Sensitivity and Touchiness
One of the basic necessities of social life is learning to get along with other people. One can hardly find two persons who have beliefs, thoughts, and feelings that are identical in all respects. Even in regard to the most insignificant matters of life it is rare to find people who are in complete agreement. This fact must always be kept in mind and one must try, so far as one can, to get along with different kinds of temperaments and personalities, so that one is able to adjust and develop friendly and harmonious relations with associates and companions.
Some individuals, due the lack of a certain degree of maturity necessary for social coexistence, are so sensitive and touchy and so rigid and unforgiving in their relations that they cannot overlook the smallest thing that happens against their expectations. A lapse on behalf of their friends makes them simply succumb to their violent and immature feelings, leading them to abandon all hopes of arriving at a mutual understanding. They allow good relations to be severed on account of a deep resentment and ill feeling. Life, however, has its bright and dark sides, thorns as well as flowers, beauty as well as ugliness, and these always go together. One's approach, from the outset of social life, should be based on pleasant manners and sound moral principles. One should learn the law of social life that it is necessary to bear some unpleasant things for the sake of its numerous advantages. At the same time, one should refrain from misplaced expectations and pursuing idle dreams. The art of living lies in being as flexible as one can in regard to one's expectations, and very often stable peaceful relations cannot be maintained and friendship and intimacy cannot prevail without it.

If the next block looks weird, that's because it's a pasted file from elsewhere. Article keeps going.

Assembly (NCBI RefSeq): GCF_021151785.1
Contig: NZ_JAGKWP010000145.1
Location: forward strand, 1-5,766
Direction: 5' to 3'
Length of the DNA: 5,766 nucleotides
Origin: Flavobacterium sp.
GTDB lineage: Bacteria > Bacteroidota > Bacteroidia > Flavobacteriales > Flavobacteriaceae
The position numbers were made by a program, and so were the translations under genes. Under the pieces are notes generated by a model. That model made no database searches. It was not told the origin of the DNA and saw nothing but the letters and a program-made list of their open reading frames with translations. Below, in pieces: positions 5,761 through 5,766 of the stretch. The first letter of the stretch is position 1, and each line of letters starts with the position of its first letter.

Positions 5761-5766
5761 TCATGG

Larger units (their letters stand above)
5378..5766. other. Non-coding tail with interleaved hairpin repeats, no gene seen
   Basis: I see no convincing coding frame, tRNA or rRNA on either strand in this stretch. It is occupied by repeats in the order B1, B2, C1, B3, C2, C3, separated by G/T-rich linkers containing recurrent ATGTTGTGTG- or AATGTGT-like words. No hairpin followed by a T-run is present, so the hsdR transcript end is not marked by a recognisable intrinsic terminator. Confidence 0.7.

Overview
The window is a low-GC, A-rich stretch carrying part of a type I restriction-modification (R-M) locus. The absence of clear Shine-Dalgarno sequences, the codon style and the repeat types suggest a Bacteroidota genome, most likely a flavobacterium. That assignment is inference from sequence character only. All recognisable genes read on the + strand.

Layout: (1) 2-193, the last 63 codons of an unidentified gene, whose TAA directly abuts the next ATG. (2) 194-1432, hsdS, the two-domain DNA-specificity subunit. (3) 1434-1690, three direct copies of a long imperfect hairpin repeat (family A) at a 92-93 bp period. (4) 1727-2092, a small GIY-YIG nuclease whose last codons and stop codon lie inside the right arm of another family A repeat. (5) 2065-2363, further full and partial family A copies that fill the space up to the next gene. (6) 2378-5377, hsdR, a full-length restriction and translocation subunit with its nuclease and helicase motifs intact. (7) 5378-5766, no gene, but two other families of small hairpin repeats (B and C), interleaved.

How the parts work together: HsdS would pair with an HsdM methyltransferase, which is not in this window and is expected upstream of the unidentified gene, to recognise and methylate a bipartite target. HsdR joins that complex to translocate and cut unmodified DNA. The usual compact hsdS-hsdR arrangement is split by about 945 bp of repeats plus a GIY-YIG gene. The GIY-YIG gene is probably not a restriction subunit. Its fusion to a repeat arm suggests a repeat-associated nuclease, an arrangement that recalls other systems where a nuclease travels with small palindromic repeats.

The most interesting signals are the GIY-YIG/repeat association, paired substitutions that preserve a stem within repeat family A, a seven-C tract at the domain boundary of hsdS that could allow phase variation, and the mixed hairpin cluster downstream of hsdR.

One should try to understand and accept people and their needs as they are, not as we would like them to be. This depends on the measure of one's moral development, emotional refinement, and spirit of understanding.
It is a mistake to judge everything from the perspective of our own wishes and desires. But there are many people whose feelings are adversely lopsided; selfishness and egoism are so strong in their character that they totally lack the capacity to be objective. Moreover, thereby they torture and torment themselves, whereas objectivity and reasonable expectations would have secured them mental peace.
A psychiatrist recounts the tale of his inordinate expectations. During World War II, he wanted to leave his hometown for a distant city. Despite his insistence, they declined to give him an air ticket. They told him that priority lay with the transportation of army personnel, and he was forced to go by the train and that, too, in the third class.